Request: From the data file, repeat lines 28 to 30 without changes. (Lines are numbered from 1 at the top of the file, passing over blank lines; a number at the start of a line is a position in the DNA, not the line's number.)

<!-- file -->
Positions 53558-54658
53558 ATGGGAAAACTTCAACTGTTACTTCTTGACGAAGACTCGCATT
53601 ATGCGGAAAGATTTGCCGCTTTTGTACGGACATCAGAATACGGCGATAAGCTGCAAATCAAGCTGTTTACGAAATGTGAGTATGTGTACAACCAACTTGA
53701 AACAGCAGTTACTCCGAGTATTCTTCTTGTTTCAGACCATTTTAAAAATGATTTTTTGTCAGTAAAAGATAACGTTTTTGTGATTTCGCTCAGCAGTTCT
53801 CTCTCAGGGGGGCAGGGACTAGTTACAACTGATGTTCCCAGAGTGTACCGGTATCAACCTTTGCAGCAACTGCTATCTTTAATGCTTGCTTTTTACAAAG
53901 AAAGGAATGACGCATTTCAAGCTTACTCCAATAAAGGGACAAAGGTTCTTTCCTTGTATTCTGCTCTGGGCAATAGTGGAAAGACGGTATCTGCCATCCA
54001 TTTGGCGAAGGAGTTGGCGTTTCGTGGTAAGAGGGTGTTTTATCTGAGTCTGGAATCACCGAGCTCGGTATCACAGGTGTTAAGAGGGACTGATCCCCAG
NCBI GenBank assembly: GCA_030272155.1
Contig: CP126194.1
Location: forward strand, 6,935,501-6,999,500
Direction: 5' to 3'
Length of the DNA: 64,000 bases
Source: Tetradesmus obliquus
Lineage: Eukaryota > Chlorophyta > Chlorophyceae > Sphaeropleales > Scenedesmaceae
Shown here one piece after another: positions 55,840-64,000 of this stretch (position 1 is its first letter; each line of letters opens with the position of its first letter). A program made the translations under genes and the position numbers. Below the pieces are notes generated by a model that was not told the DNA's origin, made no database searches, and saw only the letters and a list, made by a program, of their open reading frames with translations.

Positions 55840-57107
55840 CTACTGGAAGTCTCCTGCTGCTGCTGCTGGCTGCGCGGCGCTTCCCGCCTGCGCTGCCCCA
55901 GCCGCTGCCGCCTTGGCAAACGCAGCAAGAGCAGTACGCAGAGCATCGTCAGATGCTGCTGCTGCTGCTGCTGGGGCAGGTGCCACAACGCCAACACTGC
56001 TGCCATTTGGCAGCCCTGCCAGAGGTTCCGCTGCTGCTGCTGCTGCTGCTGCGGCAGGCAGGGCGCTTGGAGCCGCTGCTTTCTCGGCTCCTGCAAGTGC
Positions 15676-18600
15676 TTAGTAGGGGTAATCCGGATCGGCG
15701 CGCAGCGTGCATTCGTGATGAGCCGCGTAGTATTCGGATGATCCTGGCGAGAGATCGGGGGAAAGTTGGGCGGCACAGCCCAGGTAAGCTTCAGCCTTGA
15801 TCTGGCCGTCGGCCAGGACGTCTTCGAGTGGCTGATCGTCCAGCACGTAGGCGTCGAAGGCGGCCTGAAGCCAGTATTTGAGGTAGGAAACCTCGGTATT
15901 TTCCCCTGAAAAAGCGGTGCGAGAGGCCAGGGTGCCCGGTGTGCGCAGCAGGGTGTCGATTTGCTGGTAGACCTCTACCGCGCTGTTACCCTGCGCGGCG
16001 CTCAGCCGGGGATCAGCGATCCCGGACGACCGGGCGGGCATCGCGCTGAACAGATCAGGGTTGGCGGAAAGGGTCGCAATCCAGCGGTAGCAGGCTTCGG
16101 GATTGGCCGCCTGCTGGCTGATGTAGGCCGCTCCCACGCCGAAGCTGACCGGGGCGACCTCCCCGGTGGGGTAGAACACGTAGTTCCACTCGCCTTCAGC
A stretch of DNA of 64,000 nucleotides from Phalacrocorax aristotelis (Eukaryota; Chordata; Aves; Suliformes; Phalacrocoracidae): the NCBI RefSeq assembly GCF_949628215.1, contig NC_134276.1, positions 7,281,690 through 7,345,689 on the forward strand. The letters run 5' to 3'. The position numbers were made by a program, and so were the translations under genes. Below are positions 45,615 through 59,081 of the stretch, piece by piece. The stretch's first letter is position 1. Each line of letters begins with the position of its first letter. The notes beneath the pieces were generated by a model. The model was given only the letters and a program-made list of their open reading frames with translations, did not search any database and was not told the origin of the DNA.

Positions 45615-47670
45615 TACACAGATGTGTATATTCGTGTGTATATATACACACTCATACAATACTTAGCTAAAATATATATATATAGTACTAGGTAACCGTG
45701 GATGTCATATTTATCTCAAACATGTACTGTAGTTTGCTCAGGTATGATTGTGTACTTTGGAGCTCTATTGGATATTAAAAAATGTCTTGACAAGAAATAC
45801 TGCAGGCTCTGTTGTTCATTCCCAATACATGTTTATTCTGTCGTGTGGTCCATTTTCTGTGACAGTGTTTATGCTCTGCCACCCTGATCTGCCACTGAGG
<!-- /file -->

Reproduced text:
Positions 45615-47670
45615 TACACAGATGTGTATATTCGTGTGTATATATACACACTCATACAATACTTAGCTAAAATATATATATATAGTACTAGGTAACCGTG
45701 GATGTCATATTTATCTCAAACATGTACTGTAGTTTGCTCAGGTATGATTGTGTACTTTGGAGCTCTATTGGATATTAAAAAATGTCTTGACAAGAAATAC